Once you've finished your install, get your system all working and ready to copy in your old data
Hook up your old RAID-1 drive, and boot off of an ubuntu live CD.
IMPORTANT - you must boot from a live CD. Do not boot your system with both drives hooked up, this may result in data loss.
Once booted on the live CD, you should mount your new logical volumes, and mount your old logical volumes.
Copy data from your old LVs to your new LVs as appropriate
Continue with these directions only when you are prepared and ready to destroy your old disk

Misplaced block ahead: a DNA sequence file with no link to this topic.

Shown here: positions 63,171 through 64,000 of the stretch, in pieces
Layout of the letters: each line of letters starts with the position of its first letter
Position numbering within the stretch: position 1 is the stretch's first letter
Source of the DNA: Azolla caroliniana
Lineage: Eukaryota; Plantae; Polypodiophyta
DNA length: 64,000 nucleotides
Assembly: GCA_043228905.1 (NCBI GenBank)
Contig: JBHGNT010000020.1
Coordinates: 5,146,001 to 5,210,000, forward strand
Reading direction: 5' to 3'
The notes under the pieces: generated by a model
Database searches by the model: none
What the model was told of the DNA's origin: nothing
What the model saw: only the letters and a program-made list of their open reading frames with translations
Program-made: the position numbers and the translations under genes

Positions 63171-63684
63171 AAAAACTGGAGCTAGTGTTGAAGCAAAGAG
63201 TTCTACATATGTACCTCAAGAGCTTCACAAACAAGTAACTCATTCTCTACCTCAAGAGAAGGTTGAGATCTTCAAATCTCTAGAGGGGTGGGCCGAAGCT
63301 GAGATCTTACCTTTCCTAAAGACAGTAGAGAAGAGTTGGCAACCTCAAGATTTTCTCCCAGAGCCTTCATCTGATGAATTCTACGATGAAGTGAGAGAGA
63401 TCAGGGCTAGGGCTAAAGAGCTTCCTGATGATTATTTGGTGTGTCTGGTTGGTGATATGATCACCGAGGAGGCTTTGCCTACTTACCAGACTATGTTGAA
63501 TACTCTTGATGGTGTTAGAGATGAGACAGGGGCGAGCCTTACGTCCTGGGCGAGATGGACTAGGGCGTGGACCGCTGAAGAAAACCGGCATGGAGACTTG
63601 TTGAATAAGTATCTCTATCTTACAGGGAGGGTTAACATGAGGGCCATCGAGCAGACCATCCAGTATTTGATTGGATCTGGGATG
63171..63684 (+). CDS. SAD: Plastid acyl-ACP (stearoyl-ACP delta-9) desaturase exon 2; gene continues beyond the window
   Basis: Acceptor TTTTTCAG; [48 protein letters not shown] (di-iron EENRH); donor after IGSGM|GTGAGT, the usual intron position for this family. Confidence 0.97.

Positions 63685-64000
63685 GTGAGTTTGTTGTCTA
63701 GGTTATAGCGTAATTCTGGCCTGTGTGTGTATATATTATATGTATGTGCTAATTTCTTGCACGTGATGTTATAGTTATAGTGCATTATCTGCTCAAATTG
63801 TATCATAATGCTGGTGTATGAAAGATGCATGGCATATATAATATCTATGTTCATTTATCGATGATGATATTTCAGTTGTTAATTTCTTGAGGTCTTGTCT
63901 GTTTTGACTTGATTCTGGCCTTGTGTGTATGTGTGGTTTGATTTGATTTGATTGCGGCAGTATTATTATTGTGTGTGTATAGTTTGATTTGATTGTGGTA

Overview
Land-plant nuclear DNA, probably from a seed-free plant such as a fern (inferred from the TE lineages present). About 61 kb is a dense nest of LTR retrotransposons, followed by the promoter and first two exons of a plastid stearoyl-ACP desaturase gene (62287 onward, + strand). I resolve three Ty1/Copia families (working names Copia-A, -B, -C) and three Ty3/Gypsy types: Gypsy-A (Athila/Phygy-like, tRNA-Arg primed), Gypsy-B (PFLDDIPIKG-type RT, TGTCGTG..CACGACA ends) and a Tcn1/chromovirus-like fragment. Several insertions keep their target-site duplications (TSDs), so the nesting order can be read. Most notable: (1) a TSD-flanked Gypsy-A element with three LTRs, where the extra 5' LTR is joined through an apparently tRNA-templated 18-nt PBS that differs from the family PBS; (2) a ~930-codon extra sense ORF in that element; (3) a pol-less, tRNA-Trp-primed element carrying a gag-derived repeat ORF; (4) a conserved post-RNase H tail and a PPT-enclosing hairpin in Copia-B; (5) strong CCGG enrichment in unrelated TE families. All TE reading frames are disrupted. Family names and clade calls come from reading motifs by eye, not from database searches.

fdisk your old drive, delete all partitions (fdisk /dev/hde)
Create a single primary partition, using the whole disk, mark it as typeID FD (Linux raid auto)
write the partition table
Most likely it'll tell you to reboot. Reboot, and boot off of the live CD again
Add the new drive to the RAID array
mdadm /dev/md0 --add /dev/hde1 (or whatever your block device+partition is)
Your devices will start resyncing immediately. If you yanked the second drive in the bootup process, feel free to reboot anytime and boot up regularly, since it'll boot off of the working drive first.